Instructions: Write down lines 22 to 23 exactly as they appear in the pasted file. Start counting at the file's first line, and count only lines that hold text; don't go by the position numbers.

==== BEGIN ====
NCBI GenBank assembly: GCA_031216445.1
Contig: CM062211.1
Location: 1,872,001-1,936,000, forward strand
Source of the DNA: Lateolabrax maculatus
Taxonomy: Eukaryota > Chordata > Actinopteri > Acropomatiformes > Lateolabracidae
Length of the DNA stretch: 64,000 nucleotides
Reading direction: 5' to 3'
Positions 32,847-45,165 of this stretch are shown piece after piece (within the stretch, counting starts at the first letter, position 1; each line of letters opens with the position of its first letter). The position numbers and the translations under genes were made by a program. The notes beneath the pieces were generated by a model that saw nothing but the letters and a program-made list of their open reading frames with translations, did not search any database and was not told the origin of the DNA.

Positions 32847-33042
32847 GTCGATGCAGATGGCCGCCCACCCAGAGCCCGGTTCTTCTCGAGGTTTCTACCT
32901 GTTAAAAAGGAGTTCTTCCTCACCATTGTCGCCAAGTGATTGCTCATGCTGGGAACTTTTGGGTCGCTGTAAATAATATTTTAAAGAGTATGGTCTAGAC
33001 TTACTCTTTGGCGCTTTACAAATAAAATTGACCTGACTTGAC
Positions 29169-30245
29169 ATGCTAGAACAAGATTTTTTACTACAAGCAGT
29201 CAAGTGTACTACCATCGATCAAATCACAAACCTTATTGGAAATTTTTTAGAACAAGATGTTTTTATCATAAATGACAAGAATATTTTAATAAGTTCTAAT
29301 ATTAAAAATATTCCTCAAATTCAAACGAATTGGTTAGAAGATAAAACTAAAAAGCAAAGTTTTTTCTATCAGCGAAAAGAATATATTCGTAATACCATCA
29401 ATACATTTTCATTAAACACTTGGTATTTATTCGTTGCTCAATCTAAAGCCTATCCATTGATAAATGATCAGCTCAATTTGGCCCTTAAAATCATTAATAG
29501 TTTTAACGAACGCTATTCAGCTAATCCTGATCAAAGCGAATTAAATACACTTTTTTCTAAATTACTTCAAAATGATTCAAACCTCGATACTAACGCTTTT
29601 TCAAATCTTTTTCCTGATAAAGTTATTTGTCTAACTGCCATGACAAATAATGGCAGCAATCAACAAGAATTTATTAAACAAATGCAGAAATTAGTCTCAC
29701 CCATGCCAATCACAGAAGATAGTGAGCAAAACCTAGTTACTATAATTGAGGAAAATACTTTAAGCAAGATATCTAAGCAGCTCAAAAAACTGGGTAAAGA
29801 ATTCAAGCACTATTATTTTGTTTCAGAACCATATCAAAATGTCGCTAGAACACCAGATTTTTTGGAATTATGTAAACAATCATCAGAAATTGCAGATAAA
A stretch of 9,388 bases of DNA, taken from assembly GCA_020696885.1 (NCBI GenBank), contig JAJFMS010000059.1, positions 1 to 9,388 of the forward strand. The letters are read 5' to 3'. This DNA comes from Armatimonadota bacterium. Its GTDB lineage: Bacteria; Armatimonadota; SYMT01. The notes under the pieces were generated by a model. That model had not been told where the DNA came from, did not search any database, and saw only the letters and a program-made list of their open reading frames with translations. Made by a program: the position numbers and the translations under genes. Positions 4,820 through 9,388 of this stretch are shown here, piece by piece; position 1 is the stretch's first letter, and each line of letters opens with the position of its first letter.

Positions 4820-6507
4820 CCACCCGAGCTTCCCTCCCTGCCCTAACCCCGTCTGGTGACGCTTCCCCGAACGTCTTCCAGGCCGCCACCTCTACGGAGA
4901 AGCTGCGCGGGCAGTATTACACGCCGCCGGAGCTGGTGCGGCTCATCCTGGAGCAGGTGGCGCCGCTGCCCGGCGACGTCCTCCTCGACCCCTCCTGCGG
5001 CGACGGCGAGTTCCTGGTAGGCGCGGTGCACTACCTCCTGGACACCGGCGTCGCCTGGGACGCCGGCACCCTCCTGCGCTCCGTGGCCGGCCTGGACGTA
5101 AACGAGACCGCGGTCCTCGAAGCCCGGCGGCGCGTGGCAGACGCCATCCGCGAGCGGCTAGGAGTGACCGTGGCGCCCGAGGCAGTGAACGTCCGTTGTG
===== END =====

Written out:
A stretch of 9,388 bases of DNA, taken from assembly GCA_020696885.1 (NCBI GenBank), contig JAJFMS010000059.1, positions 1 to 9,388 of the forward strand. The letters are read 5' to 3'. This DNA comes from Armatimonadota bacterium. Its GTDB lineage: Bacteria; Armatimonadota; SYMT01. The notes under the pieces were generated by a model. That model had not been told where the DNA came from, did not search any database, and saw only the letters and a program-made list of their open reading frames with translations. Made by a program: the position numbers and the translations under genes. Positions 4,820 through 9,388 of this stretch are shown here, piece by piece; position 1 is the stretch's first letter, and each line of letters opens with the position of its first letter.

Positions 4820-6507